Friday, January 24, 2014

A Tale Of Two Joes

This is Joe Paterno.

Joe Paterno was a long-time football coach. His job was a high-profile one, made so mostly by his tenure. He was a highly influential personality and developed a significant coaching tree. He was one of the most beloved figures in all of college football for thousands, perhaps millions, of people, whether fans or peers. He also had an assistant coach who was a child rapist. He covered up this man's crimes and eventually lost his job when this was discovered.

This is Cardinal Joseph Bernardin.

Cardinal Bernardin was a long-time prelate in the Catholic Church. His jobs were a high-profile ones, made significantly moreso by his tenure. He was a highly influential personality and saw many of his friends and proteges also chosen for the episcopacy. He was one of the most beloved figures in the entire American church for thousands, perhaps millions, of people, whether Catholic or not. He also had multiple priests in his diocese who were child rapists. He covered up these men's crimes but never lost his job over it, despite the evidence that at least called for an investigation into the matter well before the Cardinal's death.

That last sentence and Cardinal Bernardin's far more exalted role on both a temporal and spiritual plane notwithstanding, what is the main difference between these two? I would suggest that it relates to the legacy of each man. Paterno, while still staunchly (and creepily) defended by members of the Penn State community, retroactively forfeited all his wins going back to 1998 and was fired. His statue outside of the football stadium was removed by the university of its own accord. Most people, outside of the Penn State hardcore, now view Paterno with disgust.

The revelations about Cardinal Bernardin's activities in not only covering up, but in some cases promoting the predators involved, have met with deafening silence. I guess there might be people out there calling for at least revisiting the legacy of the most influential American churchmen of the last couple of decades (and that's a conservative guess; I could probably go back much, much farther). No, as we mentioned in our prior post, the blame seems to be getting deflected to anyone and everyone else.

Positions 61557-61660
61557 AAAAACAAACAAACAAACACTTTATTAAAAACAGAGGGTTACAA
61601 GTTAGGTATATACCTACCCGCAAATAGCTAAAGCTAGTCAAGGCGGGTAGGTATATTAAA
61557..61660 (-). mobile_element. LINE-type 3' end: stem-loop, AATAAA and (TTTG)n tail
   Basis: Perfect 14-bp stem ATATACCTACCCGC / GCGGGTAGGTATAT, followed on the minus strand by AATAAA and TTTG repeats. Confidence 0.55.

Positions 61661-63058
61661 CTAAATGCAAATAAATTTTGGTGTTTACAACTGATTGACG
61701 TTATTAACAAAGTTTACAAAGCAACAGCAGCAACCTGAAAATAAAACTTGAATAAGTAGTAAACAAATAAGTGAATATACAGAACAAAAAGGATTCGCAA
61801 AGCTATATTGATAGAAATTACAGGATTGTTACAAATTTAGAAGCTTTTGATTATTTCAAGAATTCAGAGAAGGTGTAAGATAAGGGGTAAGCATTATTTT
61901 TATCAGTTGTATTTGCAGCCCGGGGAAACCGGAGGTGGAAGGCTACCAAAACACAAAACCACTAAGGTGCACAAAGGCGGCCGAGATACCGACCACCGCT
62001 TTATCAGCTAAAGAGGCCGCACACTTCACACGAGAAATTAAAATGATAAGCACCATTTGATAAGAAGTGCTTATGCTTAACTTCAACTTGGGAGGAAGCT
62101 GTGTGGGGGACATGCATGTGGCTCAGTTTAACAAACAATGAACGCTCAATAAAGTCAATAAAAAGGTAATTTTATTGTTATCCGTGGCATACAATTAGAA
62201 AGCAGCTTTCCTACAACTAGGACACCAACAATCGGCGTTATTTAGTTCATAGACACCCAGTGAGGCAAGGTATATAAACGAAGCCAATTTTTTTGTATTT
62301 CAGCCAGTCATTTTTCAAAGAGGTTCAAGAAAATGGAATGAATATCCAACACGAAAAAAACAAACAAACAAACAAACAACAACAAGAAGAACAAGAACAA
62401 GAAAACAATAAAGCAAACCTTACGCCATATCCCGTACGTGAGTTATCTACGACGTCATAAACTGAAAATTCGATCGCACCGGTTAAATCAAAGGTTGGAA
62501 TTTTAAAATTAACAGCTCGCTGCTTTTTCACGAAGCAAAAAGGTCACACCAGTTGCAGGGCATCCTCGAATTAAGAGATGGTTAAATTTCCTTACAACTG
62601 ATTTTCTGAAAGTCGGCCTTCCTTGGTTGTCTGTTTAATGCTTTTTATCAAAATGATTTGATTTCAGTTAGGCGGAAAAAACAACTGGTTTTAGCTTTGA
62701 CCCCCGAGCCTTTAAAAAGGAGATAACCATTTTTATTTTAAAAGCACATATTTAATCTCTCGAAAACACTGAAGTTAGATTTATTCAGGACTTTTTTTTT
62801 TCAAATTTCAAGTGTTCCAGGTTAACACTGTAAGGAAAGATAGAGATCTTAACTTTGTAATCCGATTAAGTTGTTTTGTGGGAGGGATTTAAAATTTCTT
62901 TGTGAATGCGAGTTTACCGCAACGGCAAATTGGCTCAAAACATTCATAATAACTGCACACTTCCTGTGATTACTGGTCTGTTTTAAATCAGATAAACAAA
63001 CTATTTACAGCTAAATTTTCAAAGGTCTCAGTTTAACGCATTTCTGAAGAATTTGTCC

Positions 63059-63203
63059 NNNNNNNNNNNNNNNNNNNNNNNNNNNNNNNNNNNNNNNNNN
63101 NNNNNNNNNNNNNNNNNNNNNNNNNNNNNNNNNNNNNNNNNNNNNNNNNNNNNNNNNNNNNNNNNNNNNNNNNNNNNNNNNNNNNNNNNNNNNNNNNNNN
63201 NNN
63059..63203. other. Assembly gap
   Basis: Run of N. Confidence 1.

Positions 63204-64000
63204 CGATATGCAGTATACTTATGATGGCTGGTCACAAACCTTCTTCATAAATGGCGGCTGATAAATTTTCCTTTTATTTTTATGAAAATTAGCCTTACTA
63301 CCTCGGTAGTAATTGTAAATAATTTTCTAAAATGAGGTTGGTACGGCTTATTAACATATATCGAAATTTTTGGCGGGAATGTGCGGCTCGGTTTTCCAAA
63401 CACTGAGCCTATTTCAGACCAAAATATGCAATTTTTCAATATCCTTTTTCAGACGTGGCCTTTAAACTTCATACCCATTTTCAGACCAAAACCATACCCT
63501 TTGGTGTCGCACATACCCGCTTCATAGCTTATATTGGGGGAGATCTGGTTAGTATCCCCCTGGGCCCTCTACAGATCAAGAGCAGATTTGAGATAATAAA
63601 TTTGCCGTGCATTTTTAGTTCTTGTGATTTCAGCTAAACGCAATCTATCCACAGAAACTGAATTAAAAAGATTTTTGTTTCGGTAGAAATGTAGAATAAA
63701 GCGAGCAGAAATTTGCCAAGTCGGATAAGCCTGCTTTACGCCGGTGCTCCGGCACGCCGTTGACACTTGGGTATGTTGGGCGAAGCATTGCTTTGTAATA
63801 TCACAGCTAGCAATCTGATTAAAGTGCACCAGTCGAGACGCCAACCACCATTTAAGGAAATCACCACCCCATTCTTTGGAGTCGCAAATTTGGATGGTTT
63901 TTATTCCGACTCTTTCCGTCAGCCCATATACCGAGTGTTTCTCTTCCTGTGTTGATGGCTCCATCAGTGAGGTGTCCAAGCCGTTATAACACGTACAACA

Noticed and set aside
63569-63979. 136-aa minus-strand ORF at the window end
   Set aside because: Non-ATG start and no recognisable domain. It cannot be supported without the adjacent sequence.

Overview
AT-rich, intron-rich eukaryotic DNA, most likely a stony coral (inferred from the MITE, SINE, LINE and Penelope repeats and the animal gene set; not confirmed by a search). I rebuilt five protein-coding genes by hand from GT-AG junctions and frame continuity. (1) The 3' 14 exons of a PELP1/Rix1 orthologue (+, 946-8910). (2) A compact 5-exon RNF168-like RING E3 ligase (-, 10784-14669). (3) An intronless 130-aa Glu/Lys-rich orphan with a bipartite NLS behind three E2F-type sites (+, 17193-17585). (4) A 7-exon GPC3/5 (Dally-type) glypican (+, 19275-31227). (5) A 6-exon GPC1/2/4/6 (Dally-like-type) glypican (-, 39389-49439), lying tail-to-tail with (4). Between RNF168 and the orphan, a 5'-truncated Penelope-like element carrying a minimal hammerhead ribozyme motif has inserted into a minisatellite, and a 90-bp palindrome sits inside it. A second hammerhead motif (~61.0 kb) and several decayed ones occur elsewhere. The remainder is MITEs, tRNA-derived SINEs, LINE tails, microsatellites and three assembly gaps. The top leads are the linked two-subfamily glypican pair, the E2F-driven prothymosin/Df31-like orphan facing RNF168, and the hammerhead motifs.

I post this for a couple of reasons.

First, this is more proof that our society takes football more seriously than its obligations to God.

Second, dissent does not allow for the sullying of its icons, regardless of the reasons or charges. Comparing the cult of personality around Paterno/Bernardin is like comparing Saddleback with Jonestown. At least the Paterno folks admit that allegations were made and that their beloved JoePa was in charge at the time. From what I've seen, Cardinal Bernardin has been barely acknowledged in all this and such will continue to be the case.

Third, this isn't about picking on/attacking/slandering Cardinal Bernardin, though I'm sure with the tenor of emails I've gotten that it will be construed that way. This is about showing the hypocrisy of those engaged in the discussion of the subject at all. I've heard more people bring up Cardinal Cody in this matter than Bernardin. I've heard most people go after Cardinal George or John Paul II or even Benedict XVI. This isn't just a media issue. This is the reaction of people on the street, Catholic or no. Why is the one guy most involved getting the least criticism?

It's simple. It's not just history that is written by the victors. It's current events as well. At the moment, the victors are the enemies of the Church, both without and within. Like any party in power, they aim to stay there, and that means protecting the ideas that got them there in the first place. Protecting those ideas means protecting those who gave them life to begin with, regardless of the doublethink that has to go on to do so.

No comments: